The behavioral preference for the use of one side of the body starts from pre-natal life and prompt humans to develop motor asymmetries. The type of motor task completed influences those functional asymmetries. However, there is no real consensus on the occurrence of handedness during developmental ages. Therefore, we aimed to determine which motor asymmetries emerged differently during childhood. A total sample of 381 children in grades 1 to 5 (6–11 years old) of primary school were recruited and tested for two fine coordination tasks (Floppy, led by dexterity, and Thumb, led by speed-dominated skills) and handgrip strength (HS). Data about their handedness, footedness and sports participation were also collected. Children performed better with their dominant side, especially for the Floppy and HS tests. The asymmetries were more marked in right-handed children and did not differ by age, gender or type of sport. Our findings support the thesis of a functional lateralization in complex coordinative tasks and in maximal strength during developmental ages. Furthermore, our findings extend the evidence of a stronger lateralization in right-handed individuals, demonstrating it at a functional level in primary school children performing motor tasks. Fine motor skills allow a “fine” understanding of developmental trajectories of lateralized behavior.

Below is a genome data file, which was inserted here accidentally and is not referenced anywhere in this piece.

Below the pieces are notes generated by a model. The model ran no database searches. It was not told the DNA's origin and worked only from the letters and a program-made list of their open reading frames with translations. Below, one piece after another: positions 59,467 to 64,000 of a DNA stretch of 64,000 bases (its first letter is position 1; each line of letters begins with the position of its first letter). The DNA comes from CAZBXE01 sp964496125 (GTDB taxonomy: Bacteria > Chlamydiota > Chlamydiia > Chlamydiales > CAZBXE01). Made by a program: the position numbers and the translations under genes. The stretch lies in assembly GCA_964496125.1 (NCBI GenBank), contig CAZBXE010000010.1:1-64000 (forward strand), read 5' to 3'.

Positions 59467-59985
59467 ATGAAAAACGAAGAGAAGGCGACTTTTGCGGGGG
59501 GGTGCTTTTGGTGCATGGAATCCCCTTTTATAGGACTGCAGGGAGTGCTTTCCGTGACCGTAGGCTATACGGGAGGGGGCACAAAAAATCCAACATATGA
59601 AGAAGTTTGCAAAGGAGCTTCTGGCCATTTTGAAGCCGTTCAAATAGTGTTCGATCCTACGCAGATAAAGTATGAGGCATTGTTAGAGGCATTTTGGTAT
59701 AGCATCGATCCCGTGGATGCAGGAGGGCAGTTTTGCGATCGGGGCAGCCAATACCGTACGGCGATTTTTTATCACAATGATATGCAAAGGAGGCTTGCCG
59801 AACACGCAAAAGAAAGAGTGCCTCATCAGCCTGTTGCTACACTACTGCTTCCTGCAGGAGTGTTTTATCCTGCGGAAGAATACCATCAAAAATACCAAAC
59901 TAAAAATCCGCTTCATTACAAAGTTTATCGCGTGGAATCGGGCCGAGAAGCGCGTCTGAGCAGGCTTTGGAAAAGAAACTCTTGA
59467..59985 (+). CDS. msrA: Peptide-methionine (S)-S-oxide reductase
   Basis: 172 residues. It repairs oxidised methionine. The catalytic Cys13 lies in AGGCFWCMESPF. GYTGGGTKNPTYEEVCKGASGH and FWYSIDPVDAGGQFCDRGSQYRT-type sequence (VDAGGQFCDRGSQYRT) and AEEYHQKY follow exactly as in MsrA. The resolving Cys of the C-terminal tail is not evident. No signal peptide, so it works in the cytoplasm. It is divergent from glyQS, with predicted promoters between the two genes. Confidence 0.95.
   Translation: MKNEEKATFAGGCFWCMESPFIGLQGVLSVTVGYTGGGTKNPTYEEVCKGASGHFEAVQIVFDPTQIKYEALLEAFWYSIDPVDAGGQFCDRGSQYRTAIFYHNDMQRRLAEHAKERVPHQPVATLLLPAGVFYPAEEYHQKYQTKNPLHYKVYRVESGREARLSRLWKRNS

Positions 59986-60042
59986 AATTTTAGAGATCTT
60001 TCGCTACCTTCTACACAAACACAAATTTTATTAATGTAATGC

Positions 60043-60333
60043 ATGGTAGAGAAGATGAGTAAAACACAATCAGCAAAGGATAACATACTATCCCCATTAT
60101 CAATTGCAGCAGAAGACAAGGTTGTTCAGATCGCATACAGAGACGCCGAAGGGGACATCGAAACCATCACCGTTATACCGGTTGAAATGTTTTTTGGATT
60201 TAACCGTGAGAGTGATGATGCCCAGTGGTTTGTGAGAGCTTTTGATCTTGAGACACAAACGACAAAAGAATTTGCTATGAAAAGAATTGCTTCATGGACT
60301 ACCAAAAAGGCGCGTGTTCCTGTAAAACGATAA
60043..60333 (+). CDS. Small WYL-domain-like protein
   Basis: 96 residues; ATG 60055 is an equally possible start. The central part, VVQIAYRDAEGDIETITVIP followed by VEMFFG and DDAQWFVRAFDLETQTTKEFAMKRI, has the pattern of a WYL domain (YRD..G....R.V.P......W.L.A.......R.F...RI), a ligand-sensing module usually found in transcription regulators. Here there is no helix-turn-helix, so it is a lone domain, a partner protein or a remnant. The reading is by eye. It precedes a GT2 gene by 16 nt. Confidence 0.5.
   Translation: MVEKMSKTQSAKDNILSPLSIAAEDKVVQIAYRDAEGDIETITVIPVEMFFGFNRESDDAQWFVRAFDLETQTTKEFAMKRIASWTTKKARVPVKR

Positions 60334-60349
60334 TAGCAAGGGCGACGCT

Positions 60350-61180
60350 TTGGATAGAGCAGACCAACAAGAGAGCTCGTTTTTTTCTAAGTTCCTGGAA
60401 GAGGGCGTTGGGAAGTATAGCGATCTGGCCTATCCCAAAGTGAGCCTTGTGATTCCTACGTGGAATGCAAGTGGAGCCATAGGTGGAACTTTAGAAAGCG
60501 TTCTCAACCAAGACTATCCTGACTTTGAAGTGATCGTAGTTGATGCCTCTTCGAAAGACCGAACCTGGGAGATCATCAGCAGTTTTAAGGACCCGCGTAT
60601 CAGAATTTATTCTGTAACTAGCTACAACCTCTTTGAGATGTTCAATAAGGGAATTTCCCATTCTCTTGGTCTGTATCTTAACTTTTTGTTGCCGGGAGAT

Laterality in Children: Evidence for Task-Dependent Lateralization of Motor Functions

Bondi, Danilo
Primo
;
Prete, Giulia
Secondo
;
Malatesta, Gianluca
Penultimo
;
Robazza, Claudio
Ultimo
2020

Abstract

The behavioral preference for the use of one side of the body starts from pre-natal life and prompt humans to develop motor asymmetries. The type of motor task completed influences those functional asymmetries. However, there is no real consensus on the occurrence of handedness during developmental ages. Therefore, we aimed to determine which motor asymmetries emerged differently during childhood. A total sample of 381 children in grades 1 to 5 (6–11 years old) of primary school were recruited and tested for two fine coordination tasks (Floppy, led by dexterity, and Thumb, led by speed-dominated skills) and handgrip strength (HS). Data about their handedness, footedness and sports participation were also collected. Children performed better with their dominant side, especially for the Floppy and HS tests. The asymmetries were more marked in right-handed children and did not differ by age, gender or type of sport. Our findings support the thesis of a functional lateralization in complex coordinative tasks and in maximal strength during developmental ages. Furthermore, our findings extend the evidence of a stronger lateralization in right-handed individuals, demonstrating it at a functional level in primary school children performing motor tasks. Fine motor skills allow a “fine” understanding of developmental trajectories of lateralized behavior.
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Utilizza questo identificativo per citare o creare un link a questo documento: http://hdl.handle.net/11564/730297
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